At Akamai, we've been operating our intelligent edge platform for over 20 years.

With edge servers in over 4,100 locations throughout 135 plus countries, it remains the largest distributed global network platform, reducing last mile latency across the internet.

Over the past two decades, computing at the edge has been used for our website performance and security features.

These include application load balancing, automatic image optimization, API gateway, application security protection, bot mitigation, and much more.

All of these have been built on the Akamai platform using code written by Akamai.

But over the past few years, we've seen a large increase in the interest for developers to run their own code at the edge.

To open our platform up to developers, we've deployed Akamai Edge Workers across our network.

Edge Workers is our functions as a service platform built on the lightweight V8 JavaScript engine, which minimizes execution and cold start overhead.

With Edge Workers, code executes on the same servers that are delivering content, thus reducing latency they would otherwise slow the user experience.

With no per-server or per-region limits on code execution, Edge Workers code will scale nearly infinitely across our platform.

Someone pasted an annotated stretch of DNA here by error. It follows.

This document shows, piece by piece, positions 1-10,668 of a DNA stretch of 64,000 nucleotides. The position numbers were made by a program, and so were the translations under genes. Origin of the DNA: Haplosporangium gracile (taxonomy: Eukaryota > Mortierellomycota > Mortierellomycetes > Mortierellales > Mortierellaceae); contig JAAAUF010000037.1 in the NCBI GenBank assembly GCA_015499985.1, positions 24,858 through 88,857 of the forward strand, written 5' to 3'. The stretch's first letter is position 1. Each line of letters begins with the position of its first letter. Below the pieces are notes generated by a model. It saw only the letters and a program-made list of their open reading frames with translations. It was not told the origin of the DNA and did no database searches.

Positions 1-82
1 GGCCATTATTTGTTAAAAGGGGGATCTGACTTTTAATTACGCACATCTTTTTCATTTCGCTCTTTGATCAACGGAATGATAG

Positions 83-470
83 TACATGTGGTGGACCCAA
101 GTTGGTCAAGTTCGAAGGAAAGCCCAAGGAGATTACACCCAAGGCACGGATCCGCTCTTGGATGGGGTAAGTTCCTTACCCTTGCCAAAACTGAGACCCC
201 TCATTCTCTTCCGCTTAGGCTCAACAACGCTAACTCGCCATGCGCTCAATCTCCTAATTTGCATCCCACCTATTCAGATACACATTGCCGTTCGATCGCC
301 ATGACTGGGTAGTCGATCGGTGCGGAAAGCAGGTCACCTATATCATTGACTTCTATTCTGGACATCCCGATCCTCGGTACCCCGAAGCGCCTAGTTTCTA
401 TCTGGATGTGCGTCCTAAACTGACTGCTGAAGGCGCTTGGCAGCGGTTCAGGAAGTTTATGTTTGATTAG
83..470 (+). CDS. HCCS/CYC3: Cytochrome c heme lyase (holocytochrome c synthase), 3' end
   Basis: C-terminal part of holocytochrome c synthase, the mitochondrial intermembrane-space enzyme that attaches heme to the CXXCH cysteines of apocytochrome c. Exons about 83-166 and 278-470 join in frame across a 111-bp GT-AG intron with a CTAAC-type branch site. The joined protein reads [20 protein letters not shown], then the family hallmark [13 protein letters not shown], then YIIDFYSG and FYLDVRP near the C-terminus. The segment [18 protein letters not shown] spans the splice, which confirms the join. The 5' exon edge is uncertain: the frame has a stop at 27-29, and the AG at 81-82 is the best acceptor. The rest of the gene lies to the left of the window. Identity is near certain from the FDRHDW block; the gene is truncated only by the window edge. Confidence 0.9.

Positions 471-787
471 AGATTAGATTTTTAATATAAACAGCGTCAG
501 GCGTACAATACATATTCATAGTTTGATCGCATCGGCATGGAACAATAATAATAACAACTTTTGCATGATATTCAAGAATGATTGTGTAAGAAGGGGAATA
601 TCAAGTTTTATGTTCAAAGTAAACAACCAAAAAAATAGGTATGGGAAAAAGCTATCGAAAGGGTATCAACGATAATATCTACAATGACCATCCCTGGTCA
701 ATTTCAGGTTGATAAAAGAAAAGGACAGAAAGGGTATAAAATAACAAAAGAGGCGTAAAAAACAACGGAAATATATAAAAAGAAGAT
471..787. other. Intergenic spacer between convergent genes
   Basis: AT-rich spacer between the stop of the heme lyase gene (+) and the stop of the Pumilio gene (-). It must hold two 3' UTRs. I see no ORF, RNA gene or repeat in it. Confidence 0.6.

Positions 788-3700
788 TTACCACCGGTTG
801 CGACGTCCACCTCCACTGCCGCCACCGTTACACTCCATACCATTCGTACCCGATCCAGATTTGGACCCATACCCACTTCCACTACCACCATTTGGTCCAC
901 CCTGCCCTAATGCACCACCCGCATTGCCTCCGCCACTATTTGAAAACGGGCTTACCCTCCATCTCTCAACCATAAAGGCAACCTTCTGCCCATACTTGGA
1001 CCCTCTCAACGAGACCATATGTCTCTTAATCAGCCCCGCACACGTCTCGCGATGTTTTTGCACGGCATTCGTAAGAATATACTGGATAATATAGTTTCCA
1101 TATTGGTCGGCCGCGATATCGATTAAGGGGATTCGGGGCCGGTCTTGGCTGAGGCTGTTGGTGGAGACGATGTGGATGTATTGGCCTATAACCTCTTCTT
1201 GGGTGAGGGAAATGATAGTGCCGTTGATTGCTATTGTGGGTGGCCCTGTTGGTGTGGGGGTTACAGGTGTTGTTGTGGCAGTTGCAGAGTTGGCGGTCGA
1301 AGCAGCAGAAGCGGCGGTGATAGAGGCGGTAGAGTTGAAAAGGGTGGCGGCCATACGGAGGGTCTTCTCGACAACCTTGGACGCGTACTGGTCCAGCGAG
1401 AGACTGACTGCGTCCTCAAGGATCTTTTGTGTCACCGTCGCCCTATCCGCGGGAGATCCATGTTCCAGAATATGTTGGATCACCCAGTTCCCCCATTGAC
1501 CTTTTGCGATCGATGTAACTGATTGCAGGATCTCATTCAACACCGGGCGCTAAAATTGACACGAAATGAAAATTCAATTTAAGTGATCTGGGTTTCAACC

If your code fits within our per-request limits, while you're developing and testing, you can be confident it will scale out to handle your production load and beyond.

But code doesn't live in a vacuum.

Code typically needs to operate on data.

In some cases, this data comes from the HTTP request or response, but often we need a data store.

The data can be stored in the cloud and retrieve through a restful service call, allowing you to use your existing datastore.

Or you can store your data in Akamai Edge KV, a distributed key value database at the edge.

Optimized for data that is frequently accessed from Edge Workers, code Edge KV, replicates the data to the same edge servers where your code is executing, and your content is delivered from.

Thus saving from the latency of making trips back to the datacenter.

Let's look at an example of what can be achieved with Akamai's Edge Computing.

Imagine you have a user in Europe and a Web server in the US.

The user's request must cross the ocean, adding significant latency.

By caching this response at a local edge server, we can improve performance for subsequent requests to the same page.

Caching content close to the user is one of the easiest ways to improve performance of static content.

However, when using server side A/B testing one user may receive a different content variant from the server that another user receives at the exact same URL.

Because the response may be different for the same page, this breaks the ability to apply basic local caching.